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Getting Residents and Tenants to Unplug

According to the U.S. Department of Energy, plug and process loads (PPLs) account for about one-third of a typical building’s energy use.

By Todd Feist
SUSTAIN Domenico Loia 272251 Unsplash

According to the U.S. Department of Energy, plug and process loads (PPLs) account for about one-third of a typical building’s energy use. A NASA study found that PPLs in high-efficiency buildings may account for more than half of their total energy consumption.

Consider these tips to help reduce PPL energy consumption:

  • Recommend and use efficient equipment and appliances, such as those with the ENERGY STAR® label.
  • Provide information to residents or tenants about APS devices. Check with the local utility about the availability of incentives for APSs.
  • Think about your audience. Tenant companies may have different perspectives on energy efficiency according to industry, mission, customer base and other factors. Be aware of which tenant companies have sustainability initiatives. These companies may be more receptive to a plug load management program. Prioritize your engagement and tailor your messaging appropriately.
  • Select the right communication methods for the audience. Engagement methods including workshops, feedback sessions, email reminders, competitions, incentives and signage should be varied and deployed strategically.
  • Leverage existing resources. The IREM Certified Sustainable Property program includes templates and tools for resident and tenant engagement on energy and water efficiency, health and wellness, recycling and purchasing.
  • Determine if submetering by tenant spaces is possible. This will depend on space configurations, electrical infrastructure, cost and other aspects.
    Plan your engagement program in advance so that you are persistent but not excessive in your messaging.
  • Share how management is doing its part by presenting information on the property’s sustainability feature

If you are trying to improve whole-building energy performance, those copiers, refrigerators and computers throughout the property remain a black hole of energy consumption—or, depending on your perspective, a new frontier that promises greater gains. You just have to get residents and tenants to unplug. Is this possible, and if so, what plug load management strategies work best?

Engagement vs. Technology

Resident and tenant engagement has long been a facet of sustainability programs. As in most aspects of life and business, technology can also provide effective solutions. A research experiment put both strategies to the test.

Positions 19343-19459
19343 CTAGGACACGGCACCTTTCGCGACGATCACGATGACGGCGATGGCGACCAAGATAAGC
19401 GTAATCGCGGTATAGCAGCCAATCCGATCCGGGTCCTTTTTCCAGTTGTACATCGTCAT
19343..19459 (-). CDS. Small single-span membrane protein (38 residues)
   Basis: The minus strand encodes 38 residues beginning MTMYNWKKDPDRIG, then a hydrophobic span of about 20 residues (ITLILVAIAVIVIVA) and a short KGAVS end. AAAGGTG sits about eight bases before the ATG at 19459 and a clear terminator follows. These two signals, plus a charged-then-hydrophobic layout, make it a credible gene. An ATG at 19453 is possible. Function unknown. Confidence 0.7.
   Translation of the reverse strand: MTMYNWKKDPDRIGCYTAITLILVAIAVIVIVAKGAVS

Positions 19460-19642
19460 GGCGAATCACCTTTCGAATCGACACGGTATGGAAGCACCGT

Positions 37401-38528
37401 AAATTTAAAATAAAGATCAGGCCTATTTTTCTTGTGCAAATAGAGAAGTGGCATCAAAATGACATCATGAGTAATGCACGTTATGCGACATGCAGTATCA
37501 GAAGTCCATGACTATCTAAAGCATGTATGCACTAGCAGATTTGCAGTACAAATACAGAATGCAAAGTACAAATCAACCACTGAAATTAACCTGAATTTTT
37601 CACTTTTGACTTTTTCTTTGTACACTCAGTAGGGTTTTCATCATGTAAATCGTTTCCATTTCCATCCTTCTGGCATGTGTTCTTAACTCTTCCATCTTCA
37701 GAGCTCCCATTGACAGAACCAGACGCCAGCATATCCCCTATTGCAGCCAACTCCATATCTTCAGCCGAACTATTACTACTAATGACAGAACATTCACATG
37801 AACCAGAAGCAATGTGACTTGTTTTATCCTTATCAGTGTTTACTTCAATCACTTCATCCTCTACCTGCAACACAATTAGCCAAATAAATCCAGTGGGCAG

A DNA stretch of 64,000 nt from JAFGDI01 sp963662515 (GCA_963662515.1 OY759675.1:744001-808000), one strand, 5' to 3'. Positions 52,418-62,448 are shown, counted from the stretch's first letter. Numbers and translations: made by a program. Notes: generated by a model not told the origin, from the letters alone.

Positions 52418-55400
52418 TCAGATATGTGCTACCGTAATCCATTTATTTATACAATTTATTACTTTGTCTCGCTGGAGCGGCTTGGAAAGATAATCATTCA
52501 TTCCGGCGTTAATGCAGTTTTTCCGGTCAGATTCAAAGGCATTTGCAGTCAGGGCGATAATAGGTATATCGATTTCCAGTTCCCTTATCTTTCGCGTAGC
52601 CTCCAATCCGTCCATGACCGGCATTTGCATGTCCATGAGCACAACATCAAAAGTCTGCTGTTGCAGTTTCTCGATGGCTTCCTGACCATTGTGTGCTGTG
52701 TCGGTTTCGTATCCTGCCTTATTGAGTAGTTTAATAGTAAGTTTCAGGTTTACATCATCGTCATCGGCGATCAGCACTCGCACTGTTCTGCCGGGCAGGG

The Institute for Market Transformation, the District of Columbia Sustainable Energy Utility, The Tower Companies and other partners worked with full-floor tenants in a D.C. office building. One floor focused on tenant engagement to encourage behavioral changes to reduce plug loads. Another floor employed Advanced Power Strips (APS), which power down equipment when not in use.

The study found that the tenant engagement strategies had no effect on energy consumption, according to data from submeters. The APS strategy—ultimately recommended as the best approach to reducing plug loads—resulted in a nine percent decrease in energy consumption.

Energy Chickens

Another strategy is gamification. A research team from Pennsylvania State University created a game called “Energy Chickens.” In this game, the health of animated chickens improves or declines depending on device-level energy consumption by office workers playing the game.

Average energy consumption declined by 13 percent for those study participants tending to their chickens. At the conclusion of the study, 69 percent indicated that the game helped them be more energy-conscious. A pilot is underway in an effort to commercialize Energy Chickens, but the research results indicate that gamification can be an effective tool in managing plug loads.

Engagement Tips

Aside from a novel approach like Energy Chickens, structure, personalization and persistence in resident or tenant engagement, along with energy-efficient equipment, have the best chance at success.

Journal of Property Management

Todd Feist (tfeist@irem.org) is sustainability program manager at IREM Headquarters in Chicago.

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